8 The Social Conditions of State Crime HANDOUT

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8 The Social Conditions of State Crime HANDOUT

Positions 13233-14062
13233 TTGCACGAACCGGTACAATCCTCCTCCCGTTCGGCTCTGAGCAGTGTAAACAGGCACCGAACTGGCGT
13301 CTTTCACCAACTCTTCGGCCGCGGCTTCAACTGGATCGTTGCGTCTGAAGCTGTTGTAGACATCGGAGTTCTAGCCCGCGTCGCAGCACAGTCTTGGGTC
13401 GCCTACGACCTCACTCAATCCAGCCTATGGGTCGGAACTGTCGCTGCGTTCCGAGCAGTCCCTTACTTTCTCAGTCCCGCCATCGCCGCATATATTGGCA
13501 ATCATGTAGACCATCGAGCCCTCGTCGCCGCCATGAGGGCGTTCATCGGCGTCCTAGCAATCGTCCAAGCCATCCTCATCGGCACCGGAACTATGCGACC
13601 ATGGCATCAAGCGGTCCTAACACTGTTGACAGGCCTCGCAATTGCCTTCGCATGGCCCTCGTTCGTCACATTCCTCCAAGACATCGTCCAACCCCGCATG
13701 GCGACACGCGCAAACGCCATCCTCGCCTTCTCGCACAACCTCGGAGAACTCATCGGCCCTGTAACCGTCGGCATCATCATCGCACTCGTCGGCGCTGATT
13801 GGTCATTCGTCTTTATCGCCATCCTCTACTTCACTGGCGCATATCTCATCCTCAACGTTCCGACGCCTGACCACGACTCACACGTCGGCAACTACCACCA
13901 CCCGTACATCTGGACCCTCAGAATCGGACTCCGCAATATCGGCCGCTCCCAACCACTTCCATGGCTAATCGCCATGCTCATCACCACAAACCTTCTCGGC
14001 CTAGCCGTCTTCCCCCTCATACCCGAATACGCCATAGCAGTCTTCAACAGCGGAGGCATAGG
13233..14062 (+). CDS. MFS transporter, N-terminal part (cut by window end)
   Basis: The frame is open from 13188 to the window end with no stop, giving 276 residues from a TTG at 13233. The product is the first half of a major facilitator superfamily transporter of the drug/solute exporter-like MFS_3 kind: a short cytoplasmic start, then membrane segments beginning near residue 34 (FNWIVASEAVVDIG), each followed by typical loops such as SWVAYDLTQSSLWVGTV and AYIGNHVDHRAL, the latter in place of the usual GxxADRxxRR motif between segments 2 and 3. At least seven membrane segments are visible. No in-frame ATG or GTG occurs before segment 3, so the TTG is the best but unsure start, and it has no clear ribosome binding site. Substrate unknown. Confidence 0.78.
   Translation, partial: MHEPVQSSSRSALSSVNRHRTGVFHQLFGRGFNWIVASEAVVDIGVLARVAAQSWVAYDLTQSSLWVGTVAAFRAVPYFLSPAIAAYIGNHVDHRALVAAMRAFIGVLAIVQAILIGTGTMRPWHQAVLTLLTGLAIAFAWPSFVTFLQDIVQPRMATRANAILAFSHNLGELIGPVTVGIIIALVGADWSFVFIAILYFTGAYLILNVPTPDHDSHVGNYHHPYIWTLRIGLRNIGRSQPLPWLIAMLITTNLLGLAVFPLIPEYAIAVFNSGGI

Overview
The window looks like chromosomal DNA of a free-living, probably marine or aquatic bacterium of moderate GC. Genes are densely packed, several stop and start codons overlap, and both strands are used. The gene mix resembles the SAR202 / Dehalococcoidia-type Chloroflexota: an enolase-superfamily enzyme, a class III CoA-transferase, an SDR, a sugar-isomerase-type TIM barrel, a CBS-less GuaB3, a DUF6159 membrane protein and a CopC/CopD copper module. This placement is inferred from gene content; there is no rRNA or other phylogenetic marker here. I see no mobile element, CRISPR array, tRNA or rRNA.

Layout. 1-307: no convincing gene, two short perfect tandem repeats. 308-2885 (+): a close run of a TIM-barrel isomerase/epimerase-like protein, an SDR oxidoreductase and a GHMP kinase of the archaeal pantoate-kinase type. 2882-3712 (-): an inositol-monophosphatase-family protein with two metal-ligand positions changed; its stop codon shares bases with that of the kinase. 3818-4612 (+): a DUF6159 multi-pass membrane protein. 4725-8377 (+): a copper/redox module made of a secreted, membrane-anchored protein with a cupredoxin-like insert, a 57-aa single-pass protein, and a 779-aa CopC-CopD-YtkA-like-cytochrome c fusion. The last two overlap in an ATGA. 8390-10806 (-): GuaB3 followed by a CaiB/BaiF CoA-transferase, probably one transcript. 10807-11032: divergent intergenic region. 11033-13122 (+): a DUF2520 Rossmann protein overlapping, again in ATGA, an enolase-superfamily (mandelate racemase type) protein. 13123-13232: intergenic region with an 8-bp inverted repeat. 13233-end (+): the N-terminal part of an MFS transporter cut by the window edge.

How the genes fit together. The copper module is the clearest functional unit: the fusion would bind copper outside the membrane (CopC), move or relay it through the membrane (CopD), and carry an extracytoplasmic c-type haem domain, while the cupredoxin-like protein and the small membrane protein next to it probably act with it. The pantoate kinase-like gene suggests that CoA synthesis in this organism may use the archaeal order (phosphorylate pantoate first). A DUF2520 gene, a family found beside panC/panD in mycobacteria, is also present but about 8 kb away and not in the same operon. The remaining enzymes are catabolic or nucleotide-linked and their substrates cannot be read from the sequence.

1. 1. The Social Conditions of State Crime It is often thought that those who carry out crimes such as torture and massacre must be psychopaths (nutters!). However research suggests that there is little psychological difference between them and ‘normal’ people. Sociologists argue that such actions are part of a ROLE into which individuals are SOCIALISED. The focus on the SOCIAL CONDITIONS in which such behaviour becomes acceptable or even required. My Lai Massacre in Vietnam Kelman & Hamilton (1989) studied ‘crimes of obedience’ like the My Lai massacre in Vietnam where a platoon of US soldiers murdered 400 civilians (many women and children). Kelman & Hamilton identify THREE features that produce crimes of obedience: 1 AUTHORISATION When acts are ordered or approved by those in authority, normal moral principles are replaced by the duty to obey. 2 ROUTINISATION Once the crime has been committed there is strong pressure to turn the act into routine which individuals can perform in a detached manner. 3 DEHUMANISATION When the enemy is portrayed as sub-human rather than human and described as animals, monsters etc, the usual principles of morality do not apply. Some argue that modern society creates the conditions for state crime on a vast scale. For example Zygmunt Bauman (1989) argues that the Holocaust – in which the Nazis murdered six million Jews and millions of Gypsies, Slavs, political opponents, disabled people, homosexuals and others – was the product of MODERNITY, and not a return to some premodern barbarism. Bauman argues that for the Nazis to be able to commit mass murder, many of the features of MODERNITY were essential. These included science, technology and a division of labour. Bauman claims that the key to understanding the Holocaust is the ability of modern society to dehumanise the victims and turn mass murder into a routine administrative task.

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